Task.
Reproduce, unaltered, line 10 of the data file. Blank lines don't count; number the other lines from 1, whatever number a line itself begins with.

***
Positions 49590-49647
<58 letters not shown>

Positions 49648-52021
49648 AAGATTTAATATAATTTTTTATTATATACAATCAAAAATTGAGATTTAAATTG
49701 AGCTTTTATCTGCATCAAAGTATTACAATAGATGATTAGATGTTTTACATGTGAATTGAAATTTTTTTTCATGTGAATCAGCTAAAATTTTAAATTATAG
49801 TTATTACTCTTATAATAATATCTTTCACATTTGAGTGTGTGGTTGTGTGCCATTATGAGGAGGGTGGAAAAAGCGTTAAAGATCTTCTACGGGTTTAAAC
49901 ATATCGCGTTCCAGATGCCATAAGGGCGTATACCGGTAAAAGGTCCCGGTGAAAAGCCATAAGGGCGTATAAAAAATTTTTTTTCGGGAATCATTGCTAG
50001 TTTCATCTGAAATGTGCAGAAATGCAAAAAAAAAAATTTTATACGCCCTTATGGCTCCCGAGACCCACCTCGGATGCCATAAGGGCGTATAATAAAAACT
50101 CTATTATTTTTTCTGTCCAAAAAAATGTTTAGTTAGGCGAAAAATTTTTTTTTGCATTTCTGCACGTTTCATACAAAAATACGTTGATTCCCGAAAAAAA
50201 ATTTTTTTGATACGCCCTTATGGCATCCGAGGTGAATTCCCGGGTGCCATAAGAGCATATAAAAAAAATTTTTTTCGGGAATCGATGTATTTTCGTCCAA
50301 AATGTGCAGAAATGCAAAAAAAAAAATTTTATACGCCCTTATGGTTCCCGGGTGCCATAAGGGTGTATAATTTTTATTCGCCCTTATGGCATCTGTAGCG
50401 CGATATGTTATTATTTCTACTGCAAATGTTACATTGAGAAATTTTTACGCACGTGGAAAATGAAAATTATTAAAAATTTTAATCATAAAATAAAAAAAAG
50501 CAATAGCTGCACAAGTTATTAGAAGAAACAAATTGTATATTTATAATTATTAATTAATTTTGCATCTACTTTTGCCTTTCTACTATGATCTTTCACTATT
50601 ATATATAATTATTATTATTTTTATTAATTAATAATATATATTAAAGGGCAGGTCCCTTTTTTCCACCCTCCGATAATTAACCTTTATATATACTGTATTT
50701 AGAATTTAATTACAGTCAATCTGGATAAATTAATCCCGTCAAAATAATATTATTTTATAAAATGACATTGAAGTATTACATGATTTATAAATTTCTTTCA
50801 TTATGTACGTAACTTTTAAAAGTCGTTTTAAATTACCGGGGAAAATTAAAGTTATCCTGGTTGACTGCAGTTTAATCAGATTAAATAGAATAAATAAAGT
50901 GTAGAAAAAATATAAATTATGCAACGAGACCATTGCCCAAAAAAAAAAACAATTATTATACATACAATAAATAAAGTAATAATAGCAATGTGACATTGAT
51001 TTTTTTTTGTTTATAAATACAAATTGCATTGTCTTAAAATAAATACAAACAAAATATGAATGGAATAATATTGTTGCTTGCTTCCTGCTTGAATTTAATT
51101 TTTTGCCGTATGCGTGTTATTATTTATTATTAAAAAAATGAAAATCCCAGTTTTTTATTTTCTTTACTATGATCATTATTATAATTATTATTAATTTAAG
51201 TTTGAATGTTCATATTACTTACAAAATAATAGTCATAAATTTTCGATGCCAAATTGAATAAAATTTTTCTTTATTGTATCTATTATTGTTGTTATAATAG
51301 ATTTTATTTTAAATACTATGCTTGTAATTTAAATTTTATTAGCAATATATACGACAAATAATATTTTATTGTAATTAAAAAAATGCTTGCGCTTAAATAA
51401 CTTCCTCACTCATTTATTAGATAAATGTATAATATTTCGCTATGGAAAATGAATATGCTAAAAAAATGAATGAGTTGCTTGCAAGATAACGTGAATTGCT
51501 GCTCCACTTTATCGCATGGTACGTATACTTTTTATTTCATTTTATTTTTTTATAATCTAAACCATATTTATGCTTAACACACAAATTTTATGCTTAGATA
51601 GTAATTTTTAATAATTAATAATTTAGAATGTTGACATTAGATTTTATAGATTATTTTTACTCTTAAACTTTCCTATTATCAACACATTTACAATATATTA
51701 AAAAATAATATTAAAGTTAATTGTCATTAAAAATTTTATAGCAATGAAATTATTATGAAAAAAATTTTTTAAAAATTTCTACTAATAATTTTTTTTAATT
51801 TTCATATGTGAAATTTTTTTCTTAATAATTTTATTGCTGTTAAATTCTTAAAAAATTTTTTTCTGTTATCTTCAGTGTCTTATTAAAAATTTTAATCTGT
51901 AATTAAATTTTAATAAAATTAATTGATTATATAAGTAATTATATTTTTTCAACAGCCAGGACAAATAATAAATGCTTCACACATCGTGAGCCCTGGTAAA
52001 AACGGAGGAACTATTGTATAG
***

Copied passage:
50201 ATTTTTTTGATACGCCCTTATGGCATCCGAGGTGAATTCCCGGGTGCCATAAGAGCATATAAAAAAAATTTTTTTCGGGAATCGATGTATTTTCGTCCAA